Expository Sermon from the Epistle to the Romans | More than Conquerors | Romans 8:31-39

More than Conquerors (Romans 8:31-39)

When I was about 7 years old, Mom and Dad took us three boys to a late night sale at TG&Y. When we walked through the doors, we were given raffle tickets with printed numbers; later that night, a ticket would be drawn for a $50 gift certificate.

When it was time for the drawing, the five of us, holding our tickets, were in the back of the store. The announcer started calling out the winning numbers, and every single number matched my ticket. I started waving my ticket in the air and running up the aisles yelling, “I won! I won!” Mom was chasing me up the aisles, but she was having a hard time keeping up with me.

Guess what? I was right—I had won. You want to know what else? TG&Y sold nice train sets, and Justin got one. But Justin’s a nice guy, and since my brothers hadn’t won, I gave them some of my winnings. And, I think Mom and Dad ended up spending $20 or so after all the dust had settled. But I had won, and won big ($50 was no joke to a 7-year-old about 1980).

Have you ever felt like a winner? Did you ever get that game-winning shot on your school’s basketball team? Did you ever stumble into some money you weren’t expecting? Did you ever work on a political campaign and win big on election night? Did you ever land you dream job? Guys, did you feel like a winner when your wife agreed to marry you?

Paul wanted the Romans to know they were winners. They lived in a world where governmental leaders, religious leaders, and even their own neighbors wanted them dead. Paul told them, however, that no matter what they faced, they were holding a winning ticket; not a ticket to win a $50 shopping spree, but a ticket for life eternal.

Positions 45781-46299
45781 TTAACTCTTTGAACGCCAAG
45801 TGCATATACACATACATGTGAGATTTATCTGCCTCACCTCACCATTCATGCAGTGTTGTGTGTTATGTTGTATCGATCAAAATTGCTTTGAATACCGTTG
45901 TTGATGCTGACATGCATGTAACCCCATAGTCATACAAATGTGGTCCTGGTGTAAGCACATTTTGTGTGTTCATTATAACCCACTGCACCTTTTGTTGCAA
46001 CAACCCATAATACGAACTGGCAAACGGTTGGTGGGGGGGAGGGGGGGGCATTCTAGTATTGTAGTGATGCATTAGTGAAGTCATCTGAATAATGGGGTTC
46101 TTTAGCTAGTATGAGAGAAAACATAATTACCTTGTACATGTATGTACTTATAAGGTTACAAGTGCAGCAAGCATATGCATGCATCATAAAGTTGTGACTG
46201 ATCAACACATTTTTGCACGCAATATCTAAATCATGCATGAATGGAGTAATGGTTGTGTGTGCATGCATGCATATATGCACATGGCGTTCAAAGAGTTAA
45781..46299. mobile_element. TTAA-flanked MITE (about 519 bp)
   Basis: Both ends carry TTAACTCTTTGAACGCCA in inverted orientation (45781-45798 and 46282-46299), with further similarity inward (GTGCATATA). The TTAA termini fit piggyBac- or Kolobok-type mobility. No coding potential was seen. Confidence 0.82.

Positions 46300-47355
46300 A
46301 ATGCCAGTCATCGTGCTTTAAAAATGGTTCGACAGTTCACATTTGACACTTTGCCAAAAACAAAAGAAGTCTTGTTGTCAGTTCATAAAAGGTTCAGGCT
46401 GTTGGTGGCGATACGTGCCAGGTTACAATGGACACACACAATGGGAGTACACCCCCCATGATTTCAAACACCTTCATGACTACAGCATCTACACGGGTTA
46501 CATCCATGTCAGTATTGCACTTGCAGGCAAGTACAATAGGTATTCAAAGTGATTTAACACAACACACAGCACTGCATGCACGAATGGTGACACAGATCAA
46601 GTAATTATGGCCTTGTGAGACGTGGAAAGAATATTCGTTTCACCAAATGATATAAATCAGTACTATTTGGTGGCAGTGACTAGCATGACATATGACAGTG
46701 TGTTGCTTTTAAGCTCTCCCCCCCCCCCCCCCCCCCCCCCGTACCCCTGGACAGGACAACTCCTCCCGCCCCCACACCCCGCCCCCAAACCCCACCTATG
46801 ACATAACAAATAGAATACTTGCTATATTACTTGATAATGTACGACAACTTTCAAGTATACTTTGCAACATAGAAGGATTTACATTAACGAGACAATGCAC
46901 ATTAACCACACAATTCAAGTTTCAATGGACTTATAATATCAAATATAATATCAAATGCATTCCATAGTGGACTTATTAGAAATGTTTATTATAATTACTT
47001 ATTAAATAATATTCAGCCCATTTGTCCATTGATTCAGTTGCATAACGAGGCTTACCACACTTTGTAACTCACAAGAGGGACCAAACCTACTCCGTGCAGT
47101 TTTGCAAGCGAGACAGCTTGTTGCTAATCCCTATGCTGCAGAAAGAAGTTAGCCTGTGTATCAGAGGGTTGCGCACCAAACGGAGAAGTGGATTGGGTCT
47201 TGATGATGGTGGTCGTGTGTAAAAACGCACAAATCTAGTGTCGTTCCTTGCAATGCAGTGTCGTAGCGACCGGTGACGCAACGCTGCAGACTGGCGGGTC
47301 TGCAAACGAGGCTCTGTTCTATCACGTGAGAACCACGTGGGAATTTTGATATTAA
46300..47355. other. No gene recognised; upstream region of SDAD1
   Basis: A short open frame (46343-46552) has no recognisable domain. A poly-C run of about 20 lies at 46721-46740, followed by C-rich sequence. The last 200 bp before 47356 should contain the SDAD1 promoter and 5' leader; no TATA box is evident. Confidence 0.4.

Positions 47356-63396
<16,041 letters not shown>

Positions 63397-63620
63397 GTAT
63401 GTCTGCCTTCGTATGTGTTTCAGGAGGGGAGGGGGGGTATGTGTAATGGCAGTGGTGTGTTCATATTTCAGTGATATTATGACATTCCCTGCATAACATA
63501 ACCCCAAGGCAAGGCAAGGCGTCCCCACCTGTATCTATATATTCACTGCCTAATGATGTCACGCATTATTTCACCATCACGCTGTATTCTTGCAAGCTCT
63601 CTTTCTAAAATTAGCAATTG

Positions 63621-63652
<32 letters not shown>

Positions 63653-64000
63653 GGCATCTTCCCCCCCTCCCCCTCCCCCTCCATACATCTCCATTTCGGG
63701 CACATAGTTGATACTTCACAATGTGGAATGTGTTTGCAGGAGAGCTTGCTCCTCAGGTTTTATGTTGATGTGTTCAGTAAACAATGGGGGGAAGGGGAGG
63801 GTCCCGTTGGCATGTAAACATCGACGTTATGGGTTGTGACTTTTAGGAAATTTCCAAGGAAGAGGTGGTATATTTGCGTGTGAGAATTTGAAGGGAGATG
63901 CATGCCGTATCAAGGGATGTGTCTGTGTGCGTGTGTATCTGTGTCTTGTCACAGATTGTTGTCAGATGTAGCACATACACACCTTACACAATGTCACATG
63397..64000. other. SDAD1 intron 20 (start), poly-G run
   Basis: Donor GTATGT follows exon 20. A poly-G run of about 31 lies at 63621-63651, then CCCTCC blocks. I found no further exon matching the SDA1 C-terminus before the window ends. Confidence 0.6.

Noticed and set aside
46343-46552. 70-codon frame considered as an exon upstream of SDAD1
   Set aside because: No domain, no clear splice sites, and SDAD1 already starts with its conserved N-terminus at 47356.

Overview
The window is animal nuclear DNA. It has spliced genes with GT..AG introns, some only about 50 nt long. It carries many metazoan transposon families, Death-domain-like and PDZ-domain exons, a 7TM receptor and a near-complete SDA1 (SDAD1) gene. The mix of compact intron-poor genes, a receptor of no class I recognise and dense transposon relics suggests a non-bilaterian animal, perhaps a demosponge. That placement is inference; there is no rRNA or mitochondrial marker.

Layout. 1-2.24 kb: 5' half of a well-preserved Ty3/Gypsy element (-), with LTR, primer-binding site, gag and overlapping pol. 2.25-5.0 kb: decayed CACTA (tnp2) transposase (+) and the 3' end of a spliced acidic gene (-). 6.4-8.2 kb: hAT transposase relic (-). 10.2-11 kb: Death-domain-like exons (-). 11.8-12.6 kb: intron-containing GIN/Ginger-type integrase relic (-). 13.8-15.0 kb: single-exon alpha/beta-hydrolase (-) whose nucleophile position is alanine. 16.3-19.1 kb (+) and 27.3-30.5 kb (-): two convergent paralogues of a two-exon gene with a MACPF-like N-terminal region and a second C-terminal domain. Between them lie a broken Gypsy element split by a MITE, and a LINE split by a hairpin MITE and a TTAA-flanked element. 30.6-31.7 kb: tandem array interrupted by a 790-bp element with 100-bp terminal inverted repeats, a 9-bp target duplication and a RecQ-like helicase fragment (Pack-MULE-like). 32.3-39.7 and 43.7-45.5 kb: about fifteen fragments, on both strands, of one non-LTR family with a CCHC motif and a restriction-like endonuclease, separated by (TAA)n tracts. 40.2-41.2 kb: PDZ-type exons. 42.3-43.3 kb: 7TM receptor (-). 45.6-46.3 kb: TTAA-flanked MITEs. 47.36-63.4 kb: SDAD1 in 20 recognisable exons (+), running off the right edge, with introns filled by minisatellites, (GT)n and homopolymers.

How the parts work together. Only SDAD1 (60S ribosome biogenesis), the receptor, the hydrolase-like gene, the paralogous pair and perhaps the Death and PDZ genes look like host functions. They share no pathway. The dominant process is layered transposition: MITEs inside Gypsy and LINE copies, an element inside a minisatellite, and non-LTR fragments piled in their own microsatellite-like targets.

This morning, no matter what is taking place in your life, you are holding that same winning ticket. In fact, Paul said, “You are a conqueror.

Scripture (Romans 8:31-39)

verse 31:

The Old Testament often spoke of God’s love as being “with” or “for” his people; the idea being that if someone challenged God’s people, that person was challenging God. All the troubles the Romans were suffering were metaphorically challenging God, and God always rises to the challenge.

verse 32:

God gave his Son “for us all;” therefore, God will with Jesus “graciously give us all things.” In the context of Romans 8, “all things” refers to the heavenly reward. Thus, since Jesus died for you, you can be assured of heaven.

verses 33-34:

Here’s why “all things” refers to the heavenly reward: Paul envisioned the heavenly court where God’s people stand on trial. No one can step forward with a charge against God’s people, for God makes his people right in his sight. No one can step forward to condemn God’s people, for Jesus—the One who died and was raised—intercedes for his own.

verses 35-36:

Paul rhetorically asked what trouble could “separate us from the love of Christ.” The point is that regardless of what calamity a Christian faces in life, heaven still awaits. The tragedies Paul listed here sound a great deal like persecution for the faith; the quote from Psalm 44 makes that the most likely interpretation.